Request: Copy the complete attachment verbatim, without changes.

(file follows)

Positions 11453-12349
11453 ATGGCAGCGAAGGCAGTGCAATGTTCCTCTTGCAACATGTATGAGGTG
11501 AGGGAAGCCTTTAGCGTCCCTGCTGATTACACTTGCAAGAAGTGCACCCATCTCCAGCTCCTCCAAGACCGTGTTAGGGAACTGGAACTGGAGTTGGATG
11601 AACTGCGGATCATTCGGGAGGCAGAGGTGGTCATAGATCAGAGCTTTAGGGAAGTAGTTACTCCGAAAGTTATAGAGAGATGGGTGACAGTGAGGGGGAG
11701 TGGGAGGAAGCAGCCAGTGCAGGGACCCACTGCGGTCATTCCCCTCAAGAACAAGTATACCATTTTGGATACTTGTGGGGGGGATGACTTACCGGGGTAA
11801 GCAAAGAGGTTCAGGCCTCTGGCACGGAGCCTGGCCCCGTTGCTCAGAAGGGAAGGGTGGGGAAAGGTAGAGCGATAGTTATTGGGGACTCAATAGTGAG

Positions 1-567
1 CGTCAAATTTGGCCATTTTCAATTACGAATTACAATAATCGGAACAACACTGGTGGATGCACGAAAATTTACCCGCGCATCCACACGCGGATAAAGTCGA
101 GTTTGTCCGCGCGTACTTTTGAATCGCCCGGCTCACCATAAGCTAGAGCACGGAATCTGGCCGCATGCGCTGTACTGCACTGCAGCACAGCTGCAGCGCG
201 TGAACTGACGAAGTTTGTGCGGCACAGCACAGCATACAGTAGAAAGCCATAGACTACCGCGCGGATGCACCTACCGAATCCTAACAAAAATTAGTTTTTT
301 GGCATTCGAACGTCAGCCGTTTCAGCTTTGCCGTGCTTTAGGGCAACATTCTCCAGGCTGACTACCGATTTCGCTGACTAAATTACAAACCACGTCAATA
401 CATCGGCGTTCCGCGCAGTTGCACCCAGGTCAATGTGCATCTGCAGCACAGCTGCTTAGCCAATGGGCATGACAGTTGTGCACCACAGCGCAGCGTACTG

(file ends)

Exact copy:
Positions 11453-12349
11453 ATGGCAGCGAAGGCAGTGCAATGTTCCTCTTGCAACATGTATGAGGTG
11501 AGGGAAGCCTTTAGCGTCCCTGCTGATTACACTTGCAAGAAGTGCACCCATCTCCAGCTCCTCCAAGACCGTGTTAGGGAACTGGAACTGGAGTTGGATG
11601 AACTGCGGATCATTCGGGAGGCAGAGGTGGTCATAGATCAGAGCTTTAGGGAAGTAGTTACTCCGAAAGTTATAGAGAGATGGGTGACAGTGAGGGGGAG
11701 TGGGAGGAAGCAGCCAGTGCAGGGACCCACTGCGGTCATTCCCCTCAAGAACAAGTATACCATTTTGGATACTTGTGGGGGGGATGACTTACCGGGGTAA
11801 GCAAAGAGGTTCAGGCCTCTGGCACGGAGCCTGGCCCCGTTGCTCAGAAGGGAAGGGTGGGGAAAGGTAGAGCGATAGTTATTGGGGACTCAATAGTGAG

Positions 1-567
1 CGTCAAATTTGGCCATTTTCAATTACGAATTACAATAATCGGAACAACACTGGTGGATGCACGAAAATTTACCCGCGCATCCACACGCGGATAAAGTCGA
101 GTTTGTCCGCGCGTACTTTTGAATCGCCCGGCTCACCATAAGCTAGAGCACGGAATCTGGCCGCATGCGCTGTACTGCACTGCAGCACAGCTGCAGCGCG
201 TGAACTGACGAAGTTTGTGCGGCACAGCACAGCATACAGTAGAAAGCCATAGACTACCGCGCGGATGCACCTACCGAATCCTAACAAAAATTAGTTTTTT
301 GGCATTCGAACGTCAGCCGTTTCAGCTTTGCCGTGCTTTAGGGCAACATTCTCCAGGCTGACTACCGATTTCGCTGACTAAATTACAAACCACGTCAATA
401 CATCGGCGTTCCGCGCAGTTGCACCCAGGTCAATGTGCATCTGCAGCACAGCTGCTTAGCCAATGGGCATGACAGTTGTGCACCACAGCGCAGCGTACTG